RELATED: 10 Most Memorable Musicals from Hollywood’s Golden Age

Typically, Sinatra plays the singer and Brando the gangster, but roles were reversed as Sinatra took on the part of Nathan Detroit. Desperate for the role as he was still coming out of his latent period, Sinatra reverted close to his character of Clarence Doolittle in Anchors Aweigh, to be timid and awkward.

5 ‘On the Town’ (1949)

on-the-town- Three-sailors-on-leave
Image via Loew’s,inc 

Rotten Tomatoes Score:93%

When three sailors get to New York City on a twenty-four-hour leave, there isn’t much to do but go around the city in search of love. The film was deemed a success thanks to the direction of Gene Kelly and Stanley Donen.

Worn by the work of wearing sailor outfits, this would be the final film pairing Sinatra and Kelly. Sinatra’s yearning to play dramatic roles was intensifying as the film left behind an era of Sinatra that is looked on with fondness. The tactile ability to keep up with Kelly shows how talented Sinatra was in general.

4 ‘Take Me Out to the Ball Game’ (1949)

take-me-out-to-the-ball-game-Gene-Kelly-and-Frank-Sinatra
Image via Loew’s, Inc 

Rotten Tomatoes Score:95%

Two baseball players (Sinatra and Gene Kelly) return from their Summer on Vaudeville to their team that has a new owner they butt heads with. Meanwhile, a gambling tycoon who will do anything to win his bets.

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Sinatra was put into the role to steady his career after his last movie Knock At My Door failed. Take Me Out to the Ball Game was a safe choice for MGM to put Sinatra back with Kelly. Though the film is looked at as a very jovial time, Sinatra was a menace on set to the revered director Busby Berkeley. Behind the song and dances, Sinatra would often show up late to set and botch dance numbers wasting hours of time.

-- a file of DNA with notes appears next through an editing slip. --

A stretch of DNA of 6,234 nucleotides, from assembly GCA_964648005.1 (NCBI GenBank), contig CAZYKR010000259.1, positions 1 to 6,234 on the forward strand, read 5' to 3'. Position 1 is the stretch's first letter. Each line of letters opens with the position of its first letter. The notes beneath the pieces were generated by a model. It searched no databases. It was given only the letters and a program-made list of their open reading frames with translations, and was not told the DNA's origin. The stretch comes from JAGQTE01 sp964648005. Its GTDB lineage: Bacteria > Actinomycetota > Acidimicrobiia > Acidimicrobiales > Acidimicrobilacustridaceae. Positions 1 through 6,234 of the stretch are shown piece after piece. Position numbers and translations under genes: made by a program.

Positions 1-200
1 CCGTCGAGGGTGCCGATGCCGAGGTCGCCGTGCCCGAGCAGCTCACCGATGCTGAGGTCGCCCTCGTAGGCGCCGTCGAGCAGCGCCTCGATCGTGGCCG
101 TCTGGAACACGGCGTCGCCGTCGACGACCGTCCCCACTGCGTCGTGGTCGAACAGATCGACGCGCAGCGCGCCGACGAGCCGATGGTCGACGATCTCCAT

3 ‘The Manchurian Candidate’ (1962)

Frank Sinatra- The Manchurian Candidate
Image via United Artists 

Rotten Tomatoes Score:97%

As a POW following the Korean War, Sinatra is a brainwashed assassin who will do anything for the leader of an International Communist conspiracy. He is returned home only with nightmares to help him uncover a disturbing plot.

Sinatra loved the script for The Manchurian Candidate as it dealt with politics at a hard time in US history with McCarthyism and the Cold War being relevant issues. With the film being independent Sinatra was able to take much control over the film, though working with a strong-willed John Frankenheimer brought out the best performance in him as all his insecurities and neurosis were put into a character that is paranoid.

2 ‘Suddenly’ (1954)

Frank Sinatra-Suddenly
Image via United Artists 

Rotten Tomatoes Score:100%

When the President of the United States comes to the small town of Suddenly, an assassin with two other gang members holds a family hostage. Using the house as a vantage point they plan to kill the President of the United States.

Chillingly prophetic, Sinatra doesn’t come into the film until twenty minutes in, from there he murders a Secret Service agent and attention is on him the rest of the way. A role that the public had never seen him in before was shocking as the blue-eyed boy was no longer just a glam piece. The film was mainly shot using Sinatra’s scarred side of his face in tight frames and close-ups that made the anxiety of the film palpable.

1 ‘The Detective’ (1968)

Frank Sinatra- The Detective
image via 20th Century Fox 

Rotten Tomatoes Score: 100%

A neo-noir has Sinatra playing Joe Leland, a detective covering a murder in New York City. Leland comes to discover the case may have more to it as he discovers a cover-up.

One of his last great roles, Sinatra takes the heartache from his own life as his character deals with a broken marriage. His time with Mia Farrow was coming to an end and his previous relationships had given way to a dedicated performance. His tough and grim demeanor fit to the deteriorating city politics around him.